Plus, you know, it was a damn unicorn.
As they strolled up the main street with Thaddeus and two additional guard-types, each with more canine-looking badges and slightly differently brown cloaks, Jack took in the wide eyes and whispers that traveled around and ahead of them towards the market square and leaned in to Daniel to mutter, “I had better find out that unicorns here are dangerous and feared.”
Daniel smiled. “See those girls laughing over there?” He gestured with a jerk of his chin, and Jack followed his gaze.
“They think our clothes are funny, but it has nothing to do with the pins. See those two at the corner of the building?” Jack found the second pair of women under a thatch overhang who were watching the four of them with warm, wise gazes.
“They see the pins and know what they mean and are still looking at you like you’re more appealing than the Sunday roast. So don’t worry about it.” Daniel knocked his shoulder against Jack’s and the colonel couldn’t help but grin. Daniel had just essentially called him a fine looking piece of man meat. Jack’s day was looking up.
The group came to a stop in front of the only other stone building Jack had seen so far other than the one they’d exited that housed the ‘gate. Everything else was wood or wattle-and-daub, with thatched roofs like they still had in the quietest corners of Ireland. Everywhere doors and windows stood wide open, and the streets and square were moderately busy with happy-looking if somewhat scrawny people. It suggested a fairly peaceful existence, which was promising, and there were absolutely no indicators of past or present occupation by unpleasantness of a Goa’uld nature.
Of course, the crowd they were drawing was not entirely ideal. Jack’s eyes flicked around the square, assessing routes of escape should the crowd get ugly for any reason, just in case. He and Teal’c exchanged a few significant glances and hand signals and then came to parade rest on either side of Daniel and Carter, with their ‘honor’ guard standing between them and the rest of the gathering masses. Thad took it upon himself to step forward and rap sharply on the heavy wooden door in front of them, though how anyone inside could have missed the rising buzz of noise from outside was beyond Jack’s comprehension.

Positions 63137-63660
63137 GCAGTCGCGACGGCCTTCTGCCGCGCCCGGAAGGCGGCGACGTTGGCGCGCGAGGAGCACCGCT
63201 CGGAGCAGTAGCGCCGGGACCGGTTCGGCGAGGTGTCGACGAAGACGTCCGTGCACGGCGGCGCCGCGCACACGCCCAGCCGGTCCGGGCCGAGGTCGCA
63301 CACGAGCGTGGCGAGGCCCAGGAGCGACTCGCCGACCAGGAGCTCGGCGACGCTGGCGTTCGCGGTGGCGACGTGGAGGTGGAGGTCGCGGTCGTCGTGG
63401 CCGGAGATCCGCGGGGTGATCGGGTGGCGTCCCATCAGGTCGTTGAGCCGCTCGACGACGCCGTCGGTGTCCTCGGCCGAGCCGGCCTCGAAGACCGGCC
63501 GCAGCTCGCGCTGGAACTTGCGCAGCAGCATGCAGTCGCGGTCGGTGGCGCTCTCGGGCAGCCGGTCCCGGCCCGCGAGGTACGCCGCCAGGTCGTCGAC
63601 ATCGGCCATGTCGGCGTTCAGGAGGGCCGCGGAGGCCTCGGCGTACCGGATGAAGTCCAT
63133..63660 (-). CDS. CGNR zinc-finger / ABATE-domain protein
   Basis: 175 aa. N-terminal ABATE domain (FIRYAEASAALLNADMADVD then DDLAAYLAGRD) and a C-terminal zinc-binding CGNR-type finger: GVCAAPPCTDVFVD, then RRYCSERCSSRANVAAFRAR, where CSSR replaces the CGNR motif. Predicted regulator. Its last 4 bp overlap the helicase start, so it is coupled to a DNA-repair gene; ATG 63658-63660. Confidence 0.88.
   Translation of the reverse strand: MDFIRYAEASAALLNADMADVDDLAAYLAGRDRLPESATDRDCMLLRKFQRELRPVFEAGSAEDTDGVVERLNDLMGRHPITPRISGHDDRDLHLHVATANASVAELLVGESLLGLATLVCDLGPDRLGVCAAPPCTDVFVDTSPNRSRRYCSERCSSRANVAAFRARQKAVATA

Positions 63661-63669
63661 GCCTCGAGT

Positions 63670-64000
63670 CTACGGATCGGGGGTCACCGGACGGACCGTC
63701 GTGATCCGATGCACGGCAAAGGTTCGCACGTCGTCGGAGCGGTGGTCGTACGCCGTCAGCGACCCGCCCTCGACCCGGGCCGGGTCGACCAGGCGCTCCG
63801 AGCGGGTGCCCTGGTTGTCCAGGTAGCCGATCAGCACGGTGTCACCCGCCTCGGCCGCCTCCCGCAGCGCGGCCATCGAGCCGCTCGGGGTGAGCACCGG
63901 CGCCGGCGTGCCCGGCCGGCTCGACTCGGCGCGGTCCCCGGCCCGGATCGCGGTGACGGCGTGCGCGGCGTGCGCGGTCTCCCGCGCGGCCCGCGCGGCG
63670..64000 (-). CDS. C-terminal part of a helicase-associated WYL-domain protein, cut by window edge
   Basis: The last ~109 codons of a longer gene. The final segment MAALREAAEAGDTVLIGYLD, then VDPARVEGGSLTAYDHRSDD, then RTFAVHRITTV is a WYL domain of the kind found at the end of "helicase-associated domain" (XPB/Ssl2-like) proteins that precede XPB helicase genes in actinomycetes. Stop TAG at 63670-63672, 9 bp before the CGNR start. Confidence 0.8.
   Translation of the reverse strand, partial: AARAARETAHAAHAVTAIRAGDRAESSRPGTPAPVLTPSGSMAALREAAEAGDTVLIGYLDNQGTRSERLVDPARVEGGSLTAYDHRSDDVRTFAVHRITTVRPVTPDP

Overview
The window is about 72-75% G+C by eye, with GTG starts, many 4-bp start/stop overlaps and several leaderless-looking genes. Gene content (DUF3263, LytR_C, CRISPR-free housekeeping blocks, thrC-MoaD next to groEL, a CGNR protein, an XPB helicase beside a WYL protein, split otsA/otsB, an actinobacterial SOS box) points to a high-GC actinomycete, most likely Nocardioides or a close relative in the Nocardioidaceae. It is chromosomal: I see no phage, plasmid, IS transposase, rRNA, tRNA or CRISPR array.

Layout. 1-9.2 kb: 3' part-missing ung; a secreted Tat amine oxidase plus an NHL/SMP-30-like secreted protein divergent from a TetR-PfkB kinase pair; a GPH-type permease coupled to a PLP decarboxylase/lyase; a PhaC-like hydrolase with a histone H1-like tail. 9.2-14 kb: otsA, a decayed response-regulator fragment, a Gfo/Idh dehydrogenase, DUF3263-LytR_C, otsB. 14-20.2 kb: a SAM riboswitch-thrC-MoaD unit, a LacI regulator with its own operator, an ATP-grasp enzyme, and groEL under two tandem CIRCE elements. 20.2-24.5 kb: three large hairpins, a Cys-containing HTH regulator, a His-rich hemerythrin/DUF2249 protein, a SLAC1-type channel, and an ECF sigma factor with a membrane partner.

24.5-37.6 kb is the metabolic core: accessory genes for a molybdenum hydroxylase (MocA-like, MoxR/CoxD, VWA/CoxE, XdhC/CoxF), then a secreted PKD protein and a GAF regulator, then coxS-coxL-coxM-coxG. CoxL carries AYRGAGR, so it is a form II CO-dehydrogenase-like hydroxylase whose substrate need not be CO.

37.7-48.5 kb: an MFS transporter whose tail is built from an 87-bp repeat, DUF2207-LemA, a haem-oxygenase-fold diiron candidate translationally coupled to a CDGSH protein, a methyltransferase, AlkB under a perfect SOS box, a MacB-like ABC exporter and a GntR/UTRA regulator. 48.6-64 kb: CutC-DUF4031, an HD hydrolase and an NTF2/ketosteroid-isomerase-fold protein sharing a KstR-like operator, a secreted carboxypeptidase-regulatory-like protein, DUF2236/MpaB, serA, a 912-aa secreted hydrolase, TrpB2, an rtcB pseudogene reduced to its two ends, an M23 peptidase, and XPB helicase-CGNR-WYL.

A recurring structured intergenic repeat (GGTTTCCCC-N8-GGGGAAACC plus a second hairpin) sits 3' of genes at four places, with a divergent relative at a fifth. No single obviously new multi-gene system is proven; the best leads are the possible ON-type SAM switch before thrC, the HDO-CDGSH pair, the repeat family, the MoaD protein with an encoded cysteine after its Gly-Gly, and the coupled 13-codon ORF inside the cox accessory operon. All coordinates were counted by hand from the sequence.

When the doors opened, the person who exited was not at all what Jack expected. He’d guessed another venerable sort, like Thaddeus squared, old and decked out in robes and stereotypically librarian-ly. Instead, their head priestly figure was a slim red-headed doppelganger for young Daniel, wearing a Pegasus brooch over a gray and green intricately embroidered cloak and tunic. In short, far too good looking for a priest, Jack concluded, his mind traitorously replaying newly-descended Daniel’s squint and vaguely pitying ‘Has your hair always been like that?’
Speaking of Daniel, while Jack was contemplating how 80% of his gray hairs were either his or Carter’s fault, the archaeologist had proceeded past the deep bows and courtesies and on to manly hand clasps and smiles that denoted kindred spirits the galaxy over. Jack frowned and shouldered his way into the conversation to get the introductions out of the way, and found himself and the rest of the team swept up and into the temple-hall-thing and plied with tea and some kind of sweet bread and a stream of other welcoming behavior that made Jack feel like a heel for wishing that Carolus was at least eighty years old.
It was just--he’d just gotten Daniel back. He wasn’t used to the idea of having to share him again so soon. That was all.